Peter L. Larson, University of Central Florida, has published "Widow-right in Durham, England (1349-1660)" in Continuity and Change 33:2 (August 2018), 173-201. Here's the abstract:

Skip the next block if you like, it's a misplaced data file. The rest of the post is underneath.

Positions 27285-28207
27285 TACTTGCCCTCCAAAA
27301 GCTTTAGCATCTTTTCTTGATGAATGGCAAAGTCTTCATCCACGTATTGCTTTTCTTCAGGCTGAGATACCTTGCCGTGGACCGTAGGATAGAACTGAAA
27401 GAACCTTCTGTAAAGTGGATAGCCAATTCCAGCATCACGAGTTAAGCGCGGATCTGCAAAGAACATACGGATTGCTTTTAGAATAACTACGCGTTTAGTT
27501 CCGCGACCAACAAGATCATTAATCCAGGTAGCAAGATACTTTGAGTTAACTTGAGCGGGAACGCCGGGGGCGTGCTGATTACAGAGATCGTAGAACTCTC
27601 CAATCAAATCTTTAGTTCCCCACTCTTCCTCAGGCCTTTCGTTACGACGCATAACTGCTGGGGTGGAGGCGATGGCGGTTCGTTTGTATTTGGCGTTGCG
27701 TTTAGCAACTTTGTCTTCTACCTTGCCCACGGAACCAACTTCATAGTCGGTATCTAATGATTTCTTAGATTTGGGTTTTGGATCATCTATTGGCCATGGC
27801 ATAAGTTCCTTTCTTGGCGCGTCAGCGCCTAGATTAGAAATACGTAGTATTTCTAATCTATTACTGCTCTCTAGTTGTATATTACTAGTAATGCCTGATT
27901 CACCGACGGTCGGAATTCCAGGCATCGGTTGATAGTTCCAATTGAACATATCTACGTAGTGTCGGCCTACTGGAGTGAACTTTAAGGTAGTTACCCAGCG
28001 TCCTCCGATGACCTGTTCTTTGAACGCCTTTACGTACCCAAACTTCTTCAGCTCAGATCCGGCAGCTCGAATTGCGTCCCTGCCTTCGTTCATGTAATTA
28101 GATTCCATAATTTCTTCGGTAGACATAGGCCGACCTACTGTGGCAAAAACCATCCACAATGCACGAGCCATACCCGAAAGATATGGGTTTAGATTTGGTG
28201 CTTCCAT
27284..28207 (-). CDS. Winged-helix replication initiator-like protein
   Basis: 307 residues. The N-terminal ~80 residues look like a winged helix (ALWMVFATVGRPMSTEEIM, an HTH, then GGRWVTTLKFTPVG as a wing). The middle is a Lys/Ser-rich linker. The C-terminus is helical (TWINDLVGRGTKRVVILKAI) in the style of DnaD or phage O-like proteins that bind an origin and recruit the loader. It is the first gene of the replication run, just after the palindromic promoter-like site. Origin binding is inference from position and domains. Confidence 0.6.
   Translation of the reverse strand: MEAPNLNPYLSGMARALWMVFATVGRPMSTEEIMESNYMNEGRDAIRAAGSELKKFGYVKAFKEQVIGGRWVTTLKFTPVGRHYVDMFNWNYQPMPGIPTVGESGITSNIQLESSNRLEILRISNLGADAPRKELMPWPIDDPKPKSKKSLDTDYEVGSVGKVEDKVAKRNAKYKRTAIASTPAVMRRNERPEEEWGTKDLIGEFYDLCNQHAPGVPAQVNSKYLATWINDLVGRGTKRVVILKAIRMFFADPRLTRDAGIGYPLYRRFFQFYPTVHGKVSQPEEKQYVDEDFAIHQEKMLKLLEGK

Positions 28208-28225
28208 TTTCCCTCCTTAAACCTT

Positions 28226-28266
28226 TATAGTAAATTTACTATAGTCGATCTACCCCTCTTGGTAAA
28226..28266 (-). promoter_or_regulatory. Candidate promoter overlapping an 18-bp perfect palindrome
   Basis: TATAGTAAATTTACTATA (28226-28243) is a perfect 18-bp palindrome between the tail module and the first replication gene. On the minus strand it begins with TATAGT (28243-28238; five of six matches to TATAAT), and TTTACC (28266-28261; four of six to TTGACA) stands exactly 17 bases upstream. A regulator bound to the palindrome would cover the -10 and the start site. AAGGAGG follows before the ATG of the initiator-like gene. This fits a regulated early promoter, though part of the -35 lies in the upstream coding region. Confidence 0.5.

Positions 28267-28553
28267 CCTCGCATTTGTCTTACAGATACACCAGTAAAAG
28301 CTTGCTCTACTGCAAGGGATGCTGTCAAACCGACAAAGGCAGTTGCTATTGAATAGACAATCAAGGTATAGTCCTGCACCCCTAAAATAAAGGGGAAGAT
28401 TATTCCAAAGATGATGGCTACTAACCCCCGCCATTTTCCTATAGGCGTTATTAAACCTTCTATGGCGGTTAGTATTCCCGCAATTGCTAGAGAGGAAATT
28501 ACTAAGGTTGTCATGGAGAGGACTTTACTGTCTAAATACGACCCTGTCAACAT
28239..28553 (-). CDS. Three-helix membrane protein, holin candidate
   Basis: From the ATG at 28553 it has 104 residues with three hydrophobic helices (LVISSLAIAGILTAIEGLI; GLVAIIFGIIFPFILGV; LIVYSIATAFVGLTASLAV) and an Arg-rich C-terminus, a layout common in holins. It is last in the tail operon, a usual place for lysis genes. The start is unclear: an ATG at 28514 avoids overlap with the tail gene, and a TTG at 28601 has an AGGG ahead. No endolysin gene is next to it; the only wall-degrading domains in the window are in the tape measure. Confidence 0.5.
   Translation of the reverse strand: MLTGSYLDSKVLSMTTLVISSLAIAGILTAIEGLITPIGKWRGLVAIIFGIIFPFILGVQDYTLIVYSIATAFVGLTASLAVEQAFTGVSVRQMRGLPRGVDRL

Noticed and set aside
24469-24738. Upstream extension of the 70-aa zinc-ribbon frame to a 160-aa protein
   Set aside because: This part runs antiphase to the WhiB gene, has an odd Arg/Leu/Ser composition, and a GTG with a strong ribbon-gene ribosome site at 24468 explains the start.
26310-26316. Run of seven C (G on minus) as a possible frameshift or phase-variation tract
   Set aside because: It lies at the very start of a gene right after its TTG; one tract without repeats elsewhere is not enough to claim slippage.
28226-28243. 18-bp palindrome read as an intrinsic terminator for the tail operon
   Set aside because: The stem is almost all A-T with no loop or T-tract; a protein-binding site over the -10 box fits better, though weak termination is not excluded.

A customary tenant's widow in County Durham had a right to his holdings for her life, and did not forfeit the lands for remarriage or fornication in contrast to customs found elsewhere in England. In this case study of three neighbouring villages, more than 80 per cent of widows with the option exercised this right, and did so consistently over three centuries. The persistence of this pattern indicates that widows as tenants were common and capable of cultivating or managing holdings. It suggests complex interconnections of gender with local social and economic structures, which include marriage, migration, and household formation.Further information is available here.